Having recently posted about how peoples recovery differs post workout, I thought I would continue the trend. In particular I have one friend who seems to be able to do a heavy leg session, the day after rugby match! However, this post is going to take a look at the muscles themselves. You may find that different body parts feel different the day after a session. Do different muscle groups take longer to recover than others?


The Scenario

Young, untrained participants took part in 4 different training sessions. Each session focused on a different muscle group, but, followed the same structure. 5 sets of 6 reps were performed with 2 minutes rest between. Each session focused on either knee or elbow flexors or extensors. Decreases in strength were then recorded in the days immediately following each session.


The Outcome

What may seem surprising, is that the quads (thighs) appeared to recover within 1 day. However, the study doesn’t say whether it recorded the experience of DOMS in addition to strength measures. So, it is possible that participants may have felt sore, but still managed to produce the same force. The Hamstrings were next to recover, taking around 4 days.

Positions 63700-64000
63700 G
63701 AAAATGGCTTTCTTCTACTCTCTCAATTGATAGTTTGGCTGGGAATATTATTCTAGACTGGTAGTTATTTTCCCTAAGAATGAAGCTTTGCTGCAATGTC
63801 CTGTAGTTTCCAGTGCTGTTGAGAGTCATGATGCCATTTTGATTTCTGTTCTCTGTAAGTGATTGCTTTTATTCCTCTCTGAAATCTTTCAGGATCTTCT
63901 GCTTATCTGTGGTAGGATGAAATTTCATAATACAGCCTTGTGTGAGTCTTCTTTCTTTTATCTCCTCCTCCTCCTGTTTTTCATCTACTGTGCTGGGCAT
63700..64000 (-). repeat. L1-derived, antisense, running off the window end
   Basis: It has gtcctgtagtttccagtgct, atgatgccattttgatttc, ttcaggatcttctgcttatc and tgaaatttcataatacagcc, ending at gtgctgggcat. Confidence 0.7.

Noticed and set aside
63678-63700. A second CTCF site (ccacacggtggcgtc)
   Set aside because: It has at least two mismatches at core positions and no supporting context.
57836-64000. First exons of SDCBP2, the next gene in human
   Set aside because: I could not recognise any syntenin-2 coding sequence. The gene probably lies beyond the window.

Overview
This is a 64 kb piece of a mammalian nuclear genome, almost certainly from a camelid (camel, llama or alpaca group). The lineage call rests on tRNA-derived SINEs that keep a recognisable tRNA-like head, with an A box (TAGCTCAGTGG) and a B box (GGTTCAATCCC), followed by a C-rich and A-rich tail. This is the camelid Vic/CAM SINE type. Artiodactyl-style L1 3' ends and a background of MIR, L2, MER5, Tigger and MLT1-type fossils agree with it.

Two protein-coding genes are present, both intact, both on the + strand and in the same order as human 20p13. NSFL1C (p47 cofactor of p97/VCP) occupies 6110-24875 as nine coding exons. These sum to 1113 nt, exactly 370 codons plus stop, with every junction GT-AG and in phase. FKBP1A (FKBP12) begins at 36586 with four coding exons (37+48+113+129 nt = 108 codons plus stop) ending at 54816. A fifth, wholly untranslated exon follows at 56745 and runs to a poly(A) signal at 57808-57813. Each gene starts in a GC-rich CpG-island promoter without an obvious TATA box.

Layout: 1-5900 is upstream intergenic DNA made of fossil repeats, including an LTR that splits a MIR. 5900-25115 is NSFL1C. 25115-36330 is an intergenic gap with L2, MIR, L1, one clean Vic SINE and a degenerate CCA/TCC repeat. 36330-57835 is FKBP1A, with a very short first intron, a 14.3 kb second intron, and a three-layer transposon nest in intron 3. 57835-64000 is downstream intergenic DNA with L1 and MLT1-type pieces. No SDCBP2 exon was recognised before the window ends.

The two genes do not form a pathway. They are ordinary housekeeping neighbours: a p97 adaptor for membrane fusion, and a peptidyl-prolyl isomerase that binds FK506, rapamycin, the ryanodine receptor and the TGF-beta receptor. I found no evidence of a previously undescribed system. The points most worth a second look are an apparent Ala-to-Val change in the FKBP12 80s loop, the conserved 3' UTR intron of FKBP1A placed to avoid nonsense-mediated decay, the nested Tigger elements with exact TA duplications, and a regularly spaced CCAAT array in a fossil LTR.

Finally, both the biceps and triceps did not appear to have recovered, even after 5 days! A possible explanation for this is that despite the participants were untrained, the legs are used more in day to day life. Therefore, they are already more conditioned than the upper body.


Understanding Recovery as a Young Athlete

The results of the study suggest you may need to vary the frequency at which you train different body parts. The ability to produce force is linked to muscle damage. The amount of muscle damage may also determine fatigue of the central nervous system. Therefore, you may want to have a much lower frequency for the upper body as it takes much longer to recover.

As an Expert Personal Trainer in Surrey, I often work with youth athletes. It is important to understand what effects a training session is going to have on their performance. If you have a game in the next few days, the likelihood of doing an arm dominant session is pretty low.

That being said, everyone is an individual. While these findings provide guidelines, there will always be exceptions. You may have previous experience that mean your upper body is very conditioned to training. Try making a note of how you felt out of 10 in the days following a session. If you’re particularly sore, or have a loss of strength, you know you need a longer recovery for those muscles.